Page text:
It’s been three months since class first started in late August, and about one month since recruiting “officially” started. And in that time, I’ve been overwhelmed by how much this “transformational experience” has exceeded my wildest dreams.

Harvard Business School has developed a “passion safe” environment, and that extends to the post-MBA landscape. I am amazed by not only the assistance from MBA Support Services and Career & Professional Development, but also by the encouragement from the companies that visit campus.

As a career switcher, having spent the last nine years in the military, I feel like I’m starting from “behind” my classmates who come from the business world. And I often questioned if my skills would directly translate into those skills needed to contribute in “Corporate America”. Though examples of veterans in the business world such as Timothy Day, Bob Lutz, Bob Parsons, Kevin Sharer, Fred Smith, and George Shultz serve as encouraging reminders of a veteran’s ability to contribute, I still feel anxious about the first steps in the journey towards a new career.

My classmates and professors have been generous helping me understand the current business landscape and ecosystem, and develop an understanding of various corporate structures / lifestyle including business “vocabulary”.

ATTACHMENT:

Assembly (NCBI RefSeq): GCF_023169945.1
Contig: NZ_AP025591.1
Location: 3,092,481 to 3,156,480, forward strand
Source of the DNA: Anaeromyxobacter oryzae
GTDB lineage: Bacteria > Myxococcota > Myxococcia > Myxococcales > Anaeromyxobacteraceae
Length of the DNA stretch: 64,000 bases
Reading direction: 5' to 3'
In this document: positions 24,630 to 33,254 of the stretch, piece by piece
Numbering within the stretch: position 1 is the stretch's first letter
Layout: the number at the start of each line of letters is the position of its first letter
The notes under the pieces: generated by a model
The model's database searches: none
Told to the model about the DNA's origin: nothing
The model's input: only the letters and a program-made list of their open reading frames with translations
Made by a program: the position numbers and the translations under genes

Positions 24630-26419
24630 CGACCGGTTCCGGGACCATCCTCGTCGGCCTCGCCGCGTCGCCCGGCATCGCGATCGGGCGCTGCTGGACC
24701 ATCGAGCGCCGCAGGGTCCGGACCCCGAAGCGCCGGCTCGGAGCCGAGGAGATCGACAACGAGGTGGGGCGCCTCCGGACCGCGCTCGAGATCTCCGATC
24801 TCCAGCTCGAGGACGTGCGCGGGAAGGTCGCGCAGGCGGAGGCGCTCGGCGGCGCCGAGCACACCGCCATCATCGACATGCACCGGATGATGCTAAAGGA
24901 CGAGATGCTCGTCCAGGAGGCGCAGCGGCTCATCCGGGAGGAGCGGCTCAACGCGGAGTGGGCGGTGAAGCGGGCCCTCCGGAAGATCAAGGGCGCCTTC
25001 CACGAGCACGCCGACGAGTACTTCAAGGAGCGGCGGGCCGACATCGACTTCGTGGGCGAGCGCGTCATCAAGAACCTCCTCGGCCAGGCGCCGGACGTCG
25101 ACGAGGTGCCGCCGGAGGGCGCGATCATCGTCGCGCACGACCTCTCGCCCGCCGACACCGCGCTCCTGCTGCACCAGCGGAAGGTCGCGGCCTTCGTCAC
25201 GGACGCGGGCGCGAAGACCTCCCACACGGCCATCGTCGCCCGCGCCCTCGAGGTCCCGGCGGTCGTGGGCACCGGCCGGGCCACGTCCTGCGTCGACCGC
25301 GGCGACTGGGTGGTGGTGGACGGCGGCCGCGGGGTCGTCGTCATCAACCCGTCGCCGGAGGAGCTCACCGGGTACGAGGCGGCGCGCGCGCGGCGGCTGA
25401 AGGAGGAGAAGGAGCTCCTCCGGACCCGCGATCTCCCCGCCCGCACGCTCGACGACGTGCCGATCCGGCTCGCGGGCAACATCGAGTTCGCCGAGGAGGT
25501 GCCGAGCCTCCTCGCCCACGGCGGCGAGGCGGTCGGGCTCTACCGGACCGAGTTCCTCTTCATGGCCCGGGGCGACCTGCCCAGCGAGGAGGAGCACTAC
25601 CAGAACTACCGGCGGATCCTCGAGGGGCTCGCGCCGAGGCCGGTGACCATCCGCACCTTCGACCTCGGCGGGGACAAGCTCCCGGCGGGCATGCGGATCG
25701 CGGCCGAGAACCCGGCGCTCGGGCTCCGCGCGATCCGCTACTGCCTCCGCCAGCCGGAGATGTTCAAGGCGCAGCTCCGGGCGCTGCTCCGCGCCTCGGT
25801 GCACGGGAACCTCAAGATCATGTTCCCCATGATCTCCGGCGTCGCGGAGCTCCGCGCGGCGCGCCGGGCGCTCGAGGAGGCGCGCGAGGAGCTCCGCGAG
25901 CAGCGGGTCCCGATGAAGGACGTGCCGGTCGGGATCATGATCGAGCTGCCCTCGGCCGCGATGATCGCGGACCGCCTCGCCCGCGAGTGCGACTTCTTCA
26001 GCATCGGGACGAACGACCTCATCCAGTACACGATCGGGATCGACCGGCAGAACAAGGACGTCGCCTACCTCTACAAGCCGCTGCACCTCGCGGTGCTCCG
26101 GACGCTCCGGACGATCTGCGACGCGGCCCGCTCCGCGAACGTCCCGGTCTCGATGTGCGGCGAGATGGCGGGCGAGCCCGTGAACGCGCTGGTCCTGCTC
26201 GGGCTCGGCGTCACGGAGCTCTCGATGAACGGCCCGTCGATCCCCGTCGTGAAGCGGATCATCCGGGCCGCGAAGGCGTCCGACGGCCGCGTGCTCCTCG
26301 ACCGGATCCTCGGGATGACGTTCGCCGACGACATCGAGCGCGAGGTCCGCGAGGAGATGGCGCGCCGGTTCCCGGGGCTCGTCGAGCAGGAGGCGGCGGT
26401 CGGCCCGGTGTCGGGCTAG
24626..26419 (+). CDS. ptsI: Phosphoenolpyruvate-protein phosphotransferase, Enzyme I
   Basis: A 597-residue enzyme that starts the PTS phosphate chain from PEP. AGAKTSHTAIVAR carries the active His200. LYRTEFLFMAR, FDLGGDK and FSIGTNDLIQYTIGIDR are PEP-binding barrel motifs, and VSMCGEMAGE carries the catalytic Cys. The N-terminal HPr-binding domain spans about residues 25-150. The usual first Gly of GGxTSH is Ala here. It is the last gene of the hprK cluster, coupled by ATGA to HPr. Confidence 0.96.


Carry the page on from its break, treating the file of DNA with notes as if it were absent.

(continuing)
They’ve taught me that it’s not okay to tell my classmates to, Drop and give me 50! when they use the wrong risk free interest rate to calculate a discount rate.

And the Career & Professional Development Office has been a golden resource helping me frame and translate my experience and accomplishments.

Lastly, every company that’s visited campus has been enthusiastic about my, and other veterans’, military experience. They’ve matched our willingness to learn with a willingness to teach us the fundamentals of their business. The Marine Corps has a standing commitment to return better citizens back to communities across the Nation. While I was on Active Duty, we all strove to fulfill that commitment. Now that I’m entering the private sector, it’s easier to envision the benefits that will come from its fulfillment.

I believe in the private sector’s ability to enable positive change within our communities and in the veteran’s ability to contribute values that have enabled our military forces to succeed under immense pressure over the last 12 years. One quality that’s defined many a veteran’s service has been passion and it’s encouraging to see that many companies are embracing of, and willing to leverage, the passion of a Vet.

-Ahron Oddman, MBA 2015